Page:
The national parks and reserves of Tanzania are second to none in the world. Geographically, the parks are located in the north and south. Northern parks such as the Serengeti, Ngorongoro, Tarangire and Kilimanjaro are united in the so-called “Northern Ring”. The Northern Ring is more popular as a tourist route, mainly due to more developed tourist infrastructure. The “southern ring” is formed by such parks as Rungwa, Mikumi, Sedous, Ugala, Katavi and Uwanda. In recent years, the south of the country has attracted an increasing number of tourists, demand is constantly exceeding supply, hence the rise in prices.
According to Sunglasseswill.com, the Serengeti is the most famous park in Tanzania, by some estimates the best in the world. Its name comes from the Masai word “siringet”, meaning “elongated platform”. For the foundation of this park in 1951, 14,763 square meters were allocated. km, and since then the Serengeti is the second largest park after Sedous Park. The Serengeti is located at an altitude of 920 to 1850 meters above sea level. Its landscape varies from long or short grass meadows in the south to savannahs in the center and forested hills in the north. And real forests are located in the western part of the park.
The Serengeti is known primarily for the annual migration of thousands and thousands of animals, especially the wildebeest, whose total population in the park is about 1.5 million individuals. During the dry season, they migrate from south to north and west, and vice versa during the rainy season. Along with antelopes, predators also migrate, for which weak and sick animals are easy prey.
The name Ngorongoro comes from the Masai word Ilkorongoro. This word was the name worn by the ancient Maasai warriors who defended this territory from invaders. The sounds of the bells that the warriors used during the battle to intimidate the enemy were similar to “koh-rohng-roh”. Hence the name Ngorongoro.
The Ngorongoro Crater formed 2.5 million years ago and is considered relatively young in Africa. It used to be a huge volcano. After the largest eruption, its top collapsed inward and formed a caldera. But the volcanic activity did not stop and small eruptions continued, as a result of which mountain peaks arose at the bottom of the caldera, which can be seen to this day. Ngorongoro was turned into a nature reserve in 1959. The crater and surrounding areas cover an area of 8288 sq. km. km. In 1978, this reserve was declared a world natural heritage for its beauty and significance. The crater, 16 to 19 km in diameter, has a total area of 265 sq. km. The edges of the crater are at an altitude of 2286 m above sea level, its bottom is 610 meters lower. Ngorongoro is often referred to as “Heaven on Earth” or “Garden of Eden”. Demand exceeds supply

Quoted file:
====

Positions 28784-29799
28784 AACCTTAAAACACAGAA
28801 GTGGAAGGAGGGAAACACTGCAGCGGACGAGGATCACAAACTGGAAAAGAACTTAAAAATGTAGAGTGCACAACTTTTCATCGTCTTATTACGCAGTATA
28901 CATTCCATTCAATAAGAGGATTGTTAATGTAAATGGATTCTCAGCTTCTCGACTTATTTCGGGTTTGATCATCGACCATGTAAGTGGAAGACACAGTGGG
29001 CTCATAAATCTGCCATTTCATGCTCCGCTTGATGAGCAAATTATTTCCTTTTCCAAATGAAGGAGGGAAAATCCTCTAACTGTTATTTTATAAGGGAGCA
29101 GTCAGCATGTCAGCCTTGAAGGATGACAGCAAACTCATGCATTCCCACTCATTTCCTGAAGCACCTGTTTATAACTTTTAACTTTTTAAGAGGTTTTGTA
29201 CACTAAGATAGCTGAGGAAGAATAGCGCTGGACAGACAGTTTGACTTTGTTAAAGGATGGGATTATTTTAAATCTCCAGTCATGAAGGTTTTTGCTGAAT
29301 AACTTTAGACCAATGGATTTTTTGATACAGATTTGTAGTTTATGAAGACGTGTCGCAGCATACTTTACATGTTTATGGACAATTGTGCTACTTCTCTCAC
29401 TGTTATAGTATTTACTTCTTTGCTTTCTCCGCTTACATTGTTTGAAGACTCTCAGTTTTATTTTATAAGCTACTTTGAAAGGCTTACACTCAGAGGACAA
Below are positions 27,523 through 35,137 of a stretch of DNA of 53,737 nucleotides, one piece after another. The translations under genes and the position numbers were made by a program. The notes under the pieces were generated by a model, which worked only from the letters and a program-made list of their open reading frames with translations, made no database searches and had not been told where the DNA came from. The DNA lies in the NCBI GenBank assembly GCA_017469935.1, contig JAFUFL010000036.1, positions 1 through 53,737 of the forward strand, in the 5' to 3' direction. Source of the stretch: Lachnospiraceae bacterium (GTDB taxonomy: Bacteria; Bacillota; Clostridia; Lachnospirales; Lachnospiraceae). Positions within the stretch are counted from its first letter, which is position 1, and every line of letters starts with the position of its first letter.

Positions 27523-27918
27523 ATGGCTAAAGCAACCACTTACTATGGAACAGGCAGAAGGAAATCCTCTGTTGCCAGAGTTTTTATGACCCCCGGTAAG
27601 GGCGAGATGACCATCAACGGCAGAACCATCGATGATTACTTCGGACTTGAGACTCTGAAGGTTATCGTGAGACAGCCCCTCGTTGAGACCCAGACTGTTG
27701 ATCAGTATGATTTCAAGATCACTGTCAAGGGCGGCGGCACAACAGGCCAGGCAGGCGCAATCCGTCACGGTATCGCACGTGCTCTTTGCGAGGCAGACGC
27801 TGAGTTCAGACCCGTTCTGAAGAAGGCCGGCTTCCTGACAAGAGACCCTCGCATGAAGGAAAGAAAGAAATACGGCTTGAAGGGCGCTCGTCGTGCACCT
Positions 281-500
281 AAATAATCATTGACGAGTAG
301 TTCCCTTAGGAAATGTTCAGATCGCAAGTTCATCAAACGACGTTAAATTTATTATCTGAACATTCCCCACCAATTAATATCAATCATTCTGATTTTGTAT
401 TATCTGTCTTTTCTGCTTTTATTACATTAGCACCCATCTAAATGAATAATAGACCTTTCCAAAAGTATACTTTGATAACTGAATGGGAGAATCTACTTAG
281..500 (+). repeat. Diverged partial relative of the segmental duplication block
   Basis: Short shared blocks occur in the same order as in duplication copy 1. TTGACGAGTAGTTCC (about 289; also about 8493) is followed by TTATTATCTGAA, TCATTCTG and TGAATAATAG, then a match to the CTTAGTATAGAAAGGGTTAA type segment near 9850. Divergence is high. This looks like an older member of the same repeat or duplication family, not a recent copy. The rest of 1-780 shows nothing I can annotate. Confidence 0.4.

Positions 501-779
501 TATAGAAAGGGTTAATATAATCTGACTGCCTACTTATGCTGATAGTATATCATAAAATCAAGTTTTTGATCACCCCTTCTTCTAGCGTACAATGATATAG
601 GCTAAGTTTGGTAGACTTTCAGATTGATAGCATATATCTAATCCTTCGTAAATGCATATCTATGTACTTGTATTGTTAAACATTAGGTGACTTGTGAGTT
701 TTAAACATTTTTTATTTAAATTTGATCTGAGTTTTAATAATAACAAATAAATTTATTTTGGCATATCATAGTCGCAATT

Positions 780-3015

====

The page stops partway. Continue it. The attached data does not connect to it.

The Ngorongoro Crater is unique in that over the years it has developed its own habitat for many species of animals that are unable to get out (or simply too lazy). There they are born, live, breed and die. An estimated 30,000 animals live in the crater.
The word Manyara comes from the name of the plant “emanyara”, from which the Maasai built their dwellings. The Latin name for this plant is Euphorbia tirucam.
Lake Manyara National Park was founded in 1960. It is located in the Great Rift Valley and occupies 325 sq. km, 229 of which is a lake. On the remaining small part of the land, meadows, mountains, forests and swamps are located. The lake was formed 2-3 million years ago after the formation of the Great Rift Valley, when water flows filled the valley. In place of the lake there were lowlands, which were filled with water. Approximately 250 thousand years ago, the lake had its maximum size and played a huge role in the life of local tribes and animals. The main attraction of the park is unique lions that can climb trees. These lions spend most of their lives in the trees, descending only to find food for themselves.
In addition to lions, elephants, hippos, various lowland animals, a huge number of birds, both local and migrating from other countries, live in the park.
The year of foundation of the Tarangire National Park is considered to be 1970. The park occupies 2600 square meters. km. The park got its name from the name of the Tarangire River, which flows through it.
The first thing that tourists visiting the park see is huge baobabs towering above the tall grass.
Tarangire Park is home to thousands of animals from the south of the Masai during the dry season. Wildebeest, zebras, Thomson’s gazelles, buffalo, eland and cow antelope can be seen in the park. This park has one of the largest populations of elephants in Tanzania – about 6,000.
Tarangire Park is home to about 300 species of birds and an extensive colony of tsetse flies. This is one of the few places in Africa where they have been preserved after many years of human struggle against them.